where

Combining the feature sets

The complete visuo-semantic feature set is then composed by combining xgabor, xsift, xhsv and xsem. Concatenating the raw feature sets together would result in a poor and imbalanced feature space due to the differences in dimensionality and value scaling across the different constituent feature sets. We therefore normalise each feature set to ensure that the values in each row range from zero to one and perform Principal Component Analysis (PCA) to reduce the dimensionality of the concatenated feature space.

With yxgabor and z be the length of y, we normalise the feature vector by its range and stack the results to form xgaborR:



The final complete set of features is the concatenation of the features from each of the component visual and semantic models:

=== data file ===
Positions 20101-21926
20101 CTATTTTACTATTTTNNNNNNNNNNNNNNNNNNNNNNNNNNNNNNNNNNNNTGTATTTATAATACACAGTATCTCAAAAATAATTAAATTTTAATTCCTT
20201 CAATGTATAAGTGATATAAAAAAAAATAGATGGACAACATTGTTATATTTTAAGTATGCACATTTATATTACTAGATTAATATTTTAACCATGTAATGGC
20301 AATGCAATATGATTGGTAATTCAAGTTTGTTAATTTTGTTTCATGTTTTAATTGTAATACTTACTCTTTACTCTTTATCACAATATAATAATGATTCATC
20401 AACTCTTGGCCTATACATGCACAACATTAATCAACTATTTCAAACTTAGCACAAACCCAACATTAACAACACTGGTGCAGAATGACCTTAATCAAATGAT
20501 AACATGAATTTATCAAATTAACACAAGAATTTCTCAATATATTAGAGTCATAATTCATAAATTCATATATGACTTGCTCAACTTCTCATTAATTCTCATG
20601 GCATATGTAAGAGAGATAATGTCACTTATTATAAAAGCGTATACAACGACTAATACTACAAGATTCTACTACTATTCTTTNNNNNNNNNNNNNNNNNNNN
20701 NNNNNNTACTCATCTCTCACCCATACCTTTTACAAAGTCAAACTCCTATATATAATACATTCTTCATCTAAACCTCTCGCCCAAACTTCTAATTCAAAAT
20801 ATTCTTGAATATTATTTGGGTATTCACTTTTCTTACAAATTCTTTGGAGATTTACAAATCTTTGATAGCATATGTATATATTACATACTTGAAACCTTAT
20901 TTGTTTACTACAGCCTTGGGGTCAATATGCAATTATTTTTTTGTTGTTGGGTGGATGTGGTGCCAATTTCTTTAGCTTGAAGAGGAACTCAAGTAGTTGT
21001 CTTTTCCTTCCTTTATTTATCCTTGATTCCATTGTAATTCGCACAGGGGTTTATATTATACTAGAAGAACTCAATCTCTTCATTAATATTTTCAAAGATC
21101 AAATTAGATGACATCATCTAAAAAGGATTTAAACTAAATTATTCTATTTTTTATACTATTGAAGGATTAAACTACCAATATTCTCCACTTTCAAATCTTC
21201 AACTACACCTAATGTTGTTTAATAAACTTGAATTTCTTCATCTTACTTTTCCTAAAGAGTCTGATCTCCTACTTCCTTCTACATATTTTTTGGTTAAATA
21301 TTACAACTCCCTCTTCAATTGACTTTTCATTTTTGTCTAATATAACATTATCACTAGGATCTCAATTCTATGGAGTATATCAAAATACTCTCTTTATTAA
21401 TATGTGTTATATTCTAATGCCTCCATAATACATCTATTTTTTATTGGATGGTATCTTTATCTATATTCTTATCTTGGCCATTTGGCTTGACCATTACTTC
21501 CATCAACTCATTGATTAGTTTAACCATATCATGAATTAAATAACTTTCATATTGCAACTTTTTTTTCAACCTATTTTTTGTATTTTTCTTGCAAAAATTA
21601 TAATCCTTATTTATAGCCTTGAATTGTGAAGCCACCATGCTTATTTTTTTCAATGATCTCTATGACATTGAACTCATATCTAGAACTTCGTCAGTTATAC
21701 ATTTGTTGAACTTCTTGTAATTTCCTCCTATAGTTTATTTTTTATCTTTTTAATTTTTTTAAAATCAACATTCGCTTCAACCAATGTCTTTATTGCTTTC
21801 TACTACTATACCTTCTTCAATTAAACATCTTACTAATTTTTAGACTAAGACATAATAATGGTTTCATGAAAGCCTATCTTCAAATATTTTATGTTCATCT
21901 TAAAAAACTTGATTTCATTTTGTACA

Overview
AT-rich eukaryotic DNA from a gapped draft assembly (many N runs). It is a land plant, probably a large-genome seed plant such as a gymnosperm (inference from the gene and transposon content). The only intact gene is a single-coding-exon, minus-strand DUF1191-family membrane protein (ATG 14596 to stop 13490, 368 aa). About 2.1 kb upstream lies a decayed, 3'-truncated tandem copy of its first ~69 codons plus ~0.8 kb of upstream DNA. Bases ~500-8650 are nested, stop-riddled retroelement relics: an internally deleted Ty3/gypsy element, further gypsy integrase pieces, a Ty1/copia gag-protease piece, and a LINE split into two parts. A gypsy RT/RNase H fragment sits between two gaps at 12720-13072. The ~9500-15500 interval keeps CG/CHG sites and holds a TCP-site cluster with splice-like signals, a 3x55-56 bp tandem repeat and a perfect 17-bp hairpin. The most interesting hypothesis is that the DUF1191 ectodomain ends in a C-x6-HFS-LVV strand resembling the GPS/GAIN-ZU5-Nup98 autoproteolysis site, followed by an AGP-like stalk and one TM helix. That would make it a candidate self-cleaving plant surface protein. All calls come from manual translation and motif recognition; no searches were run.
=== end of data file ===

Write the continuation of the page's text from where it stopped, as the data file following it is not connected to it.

Finally, before using these features in our classification model, we apply one further feature selection based on a measure of fit from the regression model (as described in Section ‘Zero-shot Prediction’).

EEG mapping

The mapping of our EEG data to our visuo-semantic feature space is essentially a problem of fitting a regression model fi for each image feature i such that f(EEGy) = [f1, …, fi] ≈ featuresy where EEGy is the preprocessed nC × nT-dimensional brain activity vector associated with stimulus image y.

Assuming a linear relationship exists between these two components, multiple linear regression can be applied to find some set of weights w1 such that f1(EEGy)=vEEG1*w10+vEEG2*w11+… will produce a value as close as possible to featuresy1, some vector of weights w2 such that f2(EEGy)=vEEG1*w20+vEEG2*w21+… will produce a value as close as possible to featuresy2, and so on until a vector can be stacked which is as close as possible to featuresy.